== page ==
Budget shortfall blasts Boston Public Schools students

February 20, 2009
By

Due to the recent economic crisis, our government has been forced to make drastic cuts in services across our city, state and nation. One area harshly affected is public education. Toward the end of last year, Bos-ton Public Schools principals were notified by Superintendent Carol Johnson that they would be suffering from serious budget shortfalls this year. Over the past few months, students have gradually become aware that the programs that inspire them to learn are in danger.

The John D. O’Bryant School of Math and Science may be forced to close its library, with obvious negative repercussions—particularly for those students that may not have access to technology or books at home. Boston Latin Academy has submitted a proposal to eliminate the entire modern language department, which hinders global communication skills and leaves students bereft of the chance to explore other cultures. Boston Latin School will lose 14 classroom teachers and face drastic cuts in the arts, as well as the elimination of many Advanced Placement (AP) classes. However, many schools lack even these programs; the question remains, where will they cut back?

The Boston Public Schools have never recovered from the last budget cuts in 2004. Schools are already under-resourced and under-funded. Across the system, there is a tremendous opportunity gap we’ve barely be-gun to overcome. In our strategy for funding education, we cannot allow inequities to deepen. All Boston schools should be offering serious college preparatory curricula and programs like the arts that offer stu-dents meaningful learning opportunities.

We are facing an economic crisis, turmoil overseas and global climate change. The generation that must solve these problems is the generation that is currently being educated in our schools. To face our long-term challenges, we must invest in education. Building roads and providing tax cuts—two of the main propos-als in the recently-passed federal stimulus package—will create a short-term fix but do little to strengthen our long-term competitiveness or improve the future success of Boston youth.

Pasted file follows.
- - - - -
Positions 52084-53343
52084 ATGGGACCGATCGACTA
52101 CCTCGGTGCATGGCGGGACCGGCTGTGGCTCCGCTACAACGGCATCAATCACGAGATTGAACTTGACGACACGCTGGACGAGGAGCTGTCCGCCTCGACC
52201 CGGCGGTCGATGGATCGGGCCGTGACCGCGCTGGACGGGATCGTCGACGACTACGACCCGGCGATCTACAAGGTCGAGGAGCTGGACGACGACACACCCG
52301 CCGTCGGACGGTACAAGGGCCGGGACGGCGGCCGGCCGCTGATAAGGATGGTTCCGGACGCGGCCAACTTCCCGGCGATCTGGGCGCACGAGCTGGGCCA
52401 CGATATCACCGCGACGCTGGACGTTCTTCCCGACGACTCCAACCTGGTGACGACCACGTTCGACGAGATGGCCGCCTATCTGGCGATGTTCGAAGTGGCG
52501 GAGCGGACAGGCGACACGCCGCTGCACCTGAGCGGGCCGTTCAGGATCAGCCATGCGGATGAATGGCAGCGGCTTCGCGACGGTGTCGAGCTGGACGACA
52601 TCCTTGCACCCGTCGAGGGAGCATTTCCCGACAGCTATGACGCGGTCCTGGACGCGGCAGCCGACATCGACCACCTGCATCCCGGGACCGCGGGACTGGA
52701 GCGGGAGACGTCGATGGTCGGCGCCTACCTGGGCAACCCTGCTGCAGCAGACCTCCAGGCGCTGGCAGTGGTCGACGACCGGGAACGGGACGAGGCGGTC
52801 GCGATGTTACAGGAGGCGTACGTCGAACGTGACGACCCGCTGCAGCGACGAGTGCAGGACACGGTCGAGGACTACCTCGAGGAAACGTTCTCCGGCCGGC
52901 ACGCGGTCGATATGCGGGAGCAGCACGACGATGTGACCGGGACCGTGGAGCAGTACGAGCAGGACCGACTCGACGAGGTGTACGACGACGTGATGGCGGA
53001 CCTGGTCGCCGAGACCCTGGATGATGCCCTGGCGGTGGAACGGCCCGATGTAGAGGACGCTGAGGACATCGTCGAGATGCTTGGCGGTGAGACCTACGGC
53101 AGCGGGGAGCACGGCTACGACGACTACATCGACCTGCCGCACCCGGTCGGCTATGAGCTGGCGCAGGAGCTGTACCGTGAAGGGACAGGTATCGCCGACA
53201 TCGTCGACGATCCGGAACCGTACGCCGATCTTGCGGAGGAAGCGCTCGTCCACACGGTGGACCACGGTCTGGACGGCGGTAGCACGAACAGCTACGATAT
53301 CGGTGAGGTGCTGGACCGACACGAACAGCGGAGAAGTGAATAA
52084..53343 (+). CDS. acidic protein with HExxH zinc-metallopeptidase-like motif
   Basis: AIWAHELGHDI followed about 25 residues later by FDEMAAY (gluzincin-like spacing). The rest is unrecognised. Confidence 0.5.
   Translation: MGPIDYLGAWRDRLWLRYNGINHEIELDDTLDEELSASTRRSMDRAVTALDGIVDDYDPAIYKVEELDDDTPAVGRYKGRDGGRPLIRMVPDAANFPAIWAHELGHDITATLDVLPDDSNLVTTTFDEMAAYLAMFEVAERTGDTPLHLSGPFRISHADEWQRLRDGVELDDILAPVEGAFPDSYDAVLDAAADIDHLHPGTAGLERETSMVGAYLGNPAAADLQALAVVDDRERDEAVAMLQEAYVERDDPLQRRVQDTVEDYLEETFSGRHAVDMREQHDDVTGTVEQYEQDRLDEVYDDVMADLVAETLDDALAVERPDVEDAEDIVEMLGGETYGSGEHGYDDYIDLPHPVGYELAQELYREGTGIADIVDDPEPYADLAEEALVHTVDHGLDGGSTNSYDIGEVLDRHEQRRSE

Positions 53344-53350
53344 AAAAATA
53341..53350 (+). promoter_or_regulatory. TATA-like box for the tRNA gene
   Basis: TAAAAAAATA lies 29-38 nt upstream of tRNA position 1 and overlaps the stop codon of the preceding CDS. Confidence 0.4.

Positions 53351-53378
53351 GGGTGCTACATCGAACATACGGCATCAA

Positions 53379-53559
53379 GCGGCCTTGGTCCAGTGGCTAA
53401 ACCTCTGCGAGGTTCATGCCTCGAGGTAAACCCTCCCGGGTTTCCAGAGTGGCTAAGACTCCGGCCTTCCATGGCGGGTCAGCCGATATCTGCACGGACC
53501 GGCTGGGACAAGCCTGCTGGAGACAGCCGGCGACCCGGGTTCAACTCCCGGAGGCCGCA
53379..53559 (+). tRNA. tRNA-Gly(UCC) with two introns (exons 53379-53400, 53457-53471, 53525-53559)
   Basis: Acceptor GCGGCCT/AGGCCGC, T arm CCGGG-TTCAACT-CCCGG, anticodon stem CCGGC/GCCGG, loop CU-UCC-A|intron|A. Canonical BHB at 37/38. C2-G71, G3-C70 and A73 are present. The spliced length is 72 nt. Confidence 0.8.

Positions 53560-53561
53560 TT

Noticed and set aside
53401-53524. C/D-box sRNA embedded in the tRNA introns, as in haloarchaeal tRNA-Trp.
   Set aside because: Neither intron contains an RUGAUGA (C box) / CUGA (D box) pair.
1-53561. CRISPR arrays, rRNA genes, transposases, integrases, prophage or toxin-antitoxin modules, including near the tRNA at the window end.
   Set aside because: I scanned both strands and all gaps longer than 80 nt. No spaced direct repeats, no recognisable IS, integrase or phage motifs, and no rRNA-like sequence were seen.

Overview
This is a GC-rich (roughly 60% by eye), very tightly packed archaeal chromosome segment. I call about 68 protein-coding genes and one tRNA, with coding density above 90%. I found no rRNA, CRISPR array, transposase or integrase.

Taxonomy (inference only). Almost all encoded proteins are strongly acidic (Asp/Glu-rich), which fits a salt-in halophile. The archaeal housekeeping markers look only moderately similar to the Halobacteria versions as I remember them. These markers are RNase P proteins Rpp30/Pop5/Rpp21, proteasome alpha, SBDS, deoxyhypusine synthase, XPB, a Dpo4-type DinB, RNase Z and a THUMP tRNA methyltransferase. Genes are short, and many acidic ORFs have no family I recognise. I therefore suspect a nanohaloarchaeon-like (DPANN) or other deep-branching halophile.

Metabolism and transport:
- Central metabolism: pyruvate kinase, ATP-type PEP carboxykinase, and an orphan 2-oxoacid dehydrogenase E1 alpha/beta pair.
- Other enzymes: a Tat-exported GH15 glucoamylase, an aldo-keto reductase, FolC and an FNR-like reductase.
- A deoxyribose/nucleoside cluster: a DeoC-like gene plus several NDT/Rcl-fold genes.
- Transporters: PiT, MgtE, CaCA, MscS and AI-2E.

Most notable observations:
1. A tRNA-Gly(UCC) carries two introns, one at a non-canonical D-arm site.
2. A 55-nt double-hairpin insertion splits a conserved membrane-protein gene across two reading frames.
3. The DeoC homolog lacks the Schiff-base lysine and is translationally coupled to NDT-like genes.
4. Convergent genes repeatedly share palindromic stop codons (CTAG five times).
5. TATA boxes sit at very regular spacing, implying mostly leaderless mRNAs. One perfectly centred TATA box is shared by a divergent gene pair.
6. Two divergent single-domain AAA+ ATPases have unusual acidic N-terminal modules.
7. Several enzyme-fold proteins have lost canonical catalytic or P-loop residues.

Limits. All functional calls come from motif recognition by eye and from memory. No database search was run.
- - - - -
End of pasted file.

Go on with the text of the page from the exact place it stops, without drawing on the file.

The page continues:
Unhappy with the cuts afflicting our city, many are looking for someone to blame. There has also been dissension over the difficult decisions that will need to be made to cover the budget shortfall, such as a potential wage freeze for city employees, fewer transportation options to schools, a higher meal and hotel tax, and others. However, all groups working on this issue have the same goal—a fully funded and equitable education for all Boston Public Schools students.

The Boston Public Schools Student Alliance for the Future of Education (BPS SAFE) is dedicated to finding the most efficient and evenhanded solution to our budget woes, while working to build a strong coalition with all schools and community organizations who share the goal of an equal and fully-funded education for Boston students.

United, we have the strength to lobby the governor and state Legislature for more funding for the city of Boston in general and education in particular. The potential for harm to our schools is great, but so is the energy the proposed cuts have elicited, bringing together students, parents, and community advocates in an effort to fight for our future. It is important not to blame the schools superintendent or the mayor for the budget issue simply because they are the nearest political figures. In fact, while it is important to hold our politicians accountable, many support a fully-funded education, but have not been provided with the means to do so.

In addition to researching and working for the best solution possible, BPS SAFE is also dedicated to working with our teachers, parents, local unions, politicians, businesses and community organizations. The Students’ Alliance holds these groups accountable for their decisions. The stakes are too high for us to exclusively seek short-term solutions or fracture based on disparate ideologies. Please work with students to ensure a quality education for all. As Boston Public Schools graduate George Santayana said, “those who cannot remember the past, are condemned to repeat it.” By educating the next generation, we can stop the problems of today and prevent them from reoccurring.

William Poff-Webster
and Nick Parker
Jamaica Plain

The writers are Boston Public Schools juniors and cofounders of BPS SAFE, the Student Alliance for the Future of Education.

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